But the fundamental rule of insurance pools is you’ve got to come up with enough money to pay all the bills.  So that makes this a key question: do we want to make insurance rates for people more alike, or more different?   What is the “fairest” way for all of us to pay for care through a common pool or set of pools? 

What do you think? Feel free to use the comment section below to let us know.

Related article: High-Risk Pools for Uninsured Individuals (Kaiser Family Foundations)

This blog previously appeared on wanthealthcarellc.com.
About the Author: Jay Want is CIVHC's CMO. Contact him at jwant@civhc.org

 

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Comments

Jay Want
Thanks, George. I think you have the right sense of the article, that we are going to be shifting who pays for what, but we also need to get to underlying costs. Your comment about the buckets reminds me of Berwick's "wedges": failures of care delivery, care coordination, overtreatment, administrative complexity, pricing failures, and fraud and abuse. SDOH doesn't appear specifically in this list, but is contained within the other categories. Shifting who pays for what may have some effect on the wedges, but not clear to me that it will be a net favorable effect. Thanks for commenting!
2/27/2017 9:17:21 AM

George Swan
Hi Jay,
Very informative article. Seems we'll be robbing Peter to pay Paul until we can provide concurrent tracking of overall premiums and overall costs (like the National Health Expenditures). Overall premiums cannot go down until costs go down. Those costs fall into a number of buckets. One of the biggest are the costs of multi-payer insurance companies (15-20%). Another bucket of costs are the inefficiencies of healthcare delivery. But one of the biggest buckets are the 'social determinants of care." Costs can go down when communities engage exercise, nutrition and healthy attitudes. And we should be tracking key metrics for transparency and accountability.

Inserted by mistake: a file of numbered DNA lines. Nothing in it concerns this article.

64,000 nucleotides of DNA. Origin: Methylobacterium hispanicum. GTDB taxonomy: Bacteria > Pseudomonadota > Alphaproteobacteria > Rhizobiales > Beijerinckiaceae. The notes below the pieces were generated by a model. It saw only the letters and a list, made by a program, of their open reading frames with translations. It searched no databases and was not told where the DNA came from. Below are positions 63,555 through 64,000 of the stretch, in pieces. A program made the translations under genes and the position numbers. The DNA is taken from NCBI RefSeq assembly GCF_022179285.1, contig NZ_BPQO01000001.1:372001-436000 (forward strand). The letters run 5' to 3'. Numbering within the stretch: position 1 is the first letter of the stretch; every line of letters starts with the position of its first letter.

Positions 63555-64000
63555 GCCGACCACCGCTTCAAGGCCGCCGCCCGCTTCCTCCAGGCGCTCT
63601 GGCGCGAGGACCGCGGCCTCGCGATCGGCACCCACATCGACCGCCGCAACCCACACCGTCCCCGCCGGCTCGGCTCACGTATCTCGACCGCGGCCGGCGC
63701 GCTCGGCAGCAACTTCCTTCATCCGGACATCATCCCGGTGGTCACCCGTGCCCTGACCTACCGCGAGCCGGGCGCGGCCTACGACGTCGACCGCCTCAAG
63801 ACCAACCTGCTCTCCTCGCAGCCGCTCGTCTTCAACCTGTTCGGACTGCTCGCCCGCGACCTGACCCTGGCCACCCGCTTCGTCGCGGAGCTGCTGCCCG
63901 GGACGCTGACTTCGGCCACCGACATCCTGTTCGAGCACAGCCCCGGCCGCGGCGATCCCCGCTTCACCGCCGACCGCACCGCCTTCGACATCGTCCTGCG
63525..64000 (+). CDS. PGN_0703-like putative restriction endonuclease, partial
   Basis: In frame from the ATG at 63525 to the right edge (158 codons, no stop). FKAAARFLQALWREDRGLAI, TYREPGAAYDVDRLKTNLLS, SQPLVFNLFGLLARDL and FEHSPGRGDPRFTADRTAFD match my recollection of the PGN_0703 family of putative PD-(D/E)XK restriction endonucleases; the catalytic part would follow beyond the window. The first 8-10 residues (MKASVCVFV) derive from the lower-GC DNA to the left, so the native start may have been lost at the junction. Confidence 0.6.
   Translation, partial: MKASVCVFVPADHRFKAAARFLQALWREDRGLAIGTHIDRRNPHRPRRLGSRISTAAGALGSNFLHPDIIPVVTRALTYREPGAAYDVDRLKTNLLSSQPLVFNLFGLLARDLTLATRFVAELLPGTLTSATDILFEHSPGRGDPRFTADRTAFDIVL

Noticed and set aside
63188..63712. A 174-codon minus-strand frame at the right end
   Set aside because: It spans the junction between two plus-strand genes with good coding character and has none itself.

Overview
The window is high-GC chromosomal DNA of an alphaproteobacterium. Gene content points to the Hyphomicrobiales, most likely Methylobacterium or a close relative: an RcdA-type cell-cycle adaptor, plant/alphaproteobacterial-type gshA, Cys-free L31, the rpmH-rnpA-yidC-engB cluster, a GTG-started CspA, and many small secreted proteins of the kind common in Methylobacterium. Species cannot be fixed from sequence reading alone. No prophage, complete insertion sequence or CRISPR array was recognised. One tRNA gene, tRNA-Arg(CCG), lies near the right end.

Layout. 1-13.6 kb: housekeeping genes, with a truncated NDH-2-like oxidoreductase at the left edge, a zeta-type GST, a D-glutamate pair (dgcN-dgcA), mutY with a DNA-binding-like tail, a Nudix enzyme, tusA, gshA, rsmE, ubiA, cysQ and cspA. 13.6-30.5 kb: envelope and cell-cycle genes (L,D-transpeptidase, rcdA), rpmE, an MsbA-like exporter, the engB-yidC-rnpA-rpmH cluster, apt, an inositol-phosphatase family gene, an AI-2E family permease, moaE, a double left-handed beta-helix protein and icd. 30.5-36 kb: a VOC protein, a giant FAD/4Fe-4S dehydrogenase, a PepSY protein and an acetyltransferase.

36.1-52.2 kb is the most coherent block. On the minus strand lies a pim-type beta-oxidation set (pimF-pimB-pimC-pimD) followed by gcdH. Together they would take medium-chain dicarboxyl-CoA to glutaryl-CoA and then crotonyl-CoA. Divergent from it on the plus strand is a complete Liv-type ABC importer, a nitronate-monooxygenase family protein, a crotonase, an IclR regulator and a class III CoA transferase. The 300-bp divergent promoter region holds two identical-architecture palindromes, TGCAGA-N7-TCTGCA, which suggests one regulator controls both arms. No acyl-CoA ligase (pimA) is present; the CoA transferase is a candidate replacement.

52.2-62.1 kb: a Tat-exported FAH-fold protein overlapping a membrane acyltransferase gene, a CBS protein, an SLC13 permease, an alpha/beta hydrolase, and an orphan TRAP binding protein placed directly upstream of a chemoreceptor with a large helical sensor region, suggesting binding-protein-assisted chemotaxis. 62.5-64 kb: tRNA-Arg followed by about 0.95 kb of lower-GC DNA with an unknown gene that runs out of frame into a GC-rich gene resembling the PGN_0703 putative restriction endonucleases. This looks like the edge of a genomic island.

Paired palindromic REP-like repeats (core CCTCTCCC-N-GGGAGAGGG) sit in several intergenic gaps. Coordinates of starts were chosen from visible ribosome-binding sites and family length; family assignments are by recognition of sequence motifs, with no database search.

2/26/2017 1:38:48 PM

Jay Want
Hi Dick,
Thanks for your comment. I'd like to hope you are right, but I don't think the math adds up. Premiums plummeting are a pretty rare event, and all the Republican plans I've seen still call for federal subsidies in the form of refundable tax credits. The reason for this is the thought that by creating high risk pools you get all the sick people out of the general pool is seriously flawed. They're not the same people year over year. See the Kaiser Family Foundation article attached to the blog. As for the actual levels of subsidy offered, most commentators I've read say that the subsidies will be far short of the current levels and the coverage skimpier. Fortunately, we have a CBO to score this thing, so we won't have to wonder about effects on coverage and affordability long after a detailed plan is advanced. Here's hoping!

Best,
Jay
2/24/2017 1:10:33 PM

Jay Want
Thanks, Mike. I agree that part of what is hard is having to face the question of whether everyone "deserves" to be in the pool. The rhetoric is, "Of course we should have everyone in a pool," from both sides of the aisle. But in practicality as you point out, there's in the pool and there's in the pool. Different viewpoints will have different answers to what actually constitutes reasonable access to care. Thanks for commenting!
2/24/2017 9:23:05 AM

Michael Pramenko
Jay - thanks for your clear and concise review of insurance pools. I think the current Congress needs to first decide if they want everyone in the insurance pool. From what I'm hearing from the Freedom Caucus - they don't.
In that case - people will fall back to 911 and the emergency room for their "access" to American health care.
2/24/2017 9:01:06 AM

Dick Allison
Jay, I believe we should look at all Federal money thrown at ACA to discern whether there's enough of it to adequately finance high risk pools. Insurance rates for the non-high risk participant's should plummet and not require a government subsidy.
2/22/2017 12:53:03 PM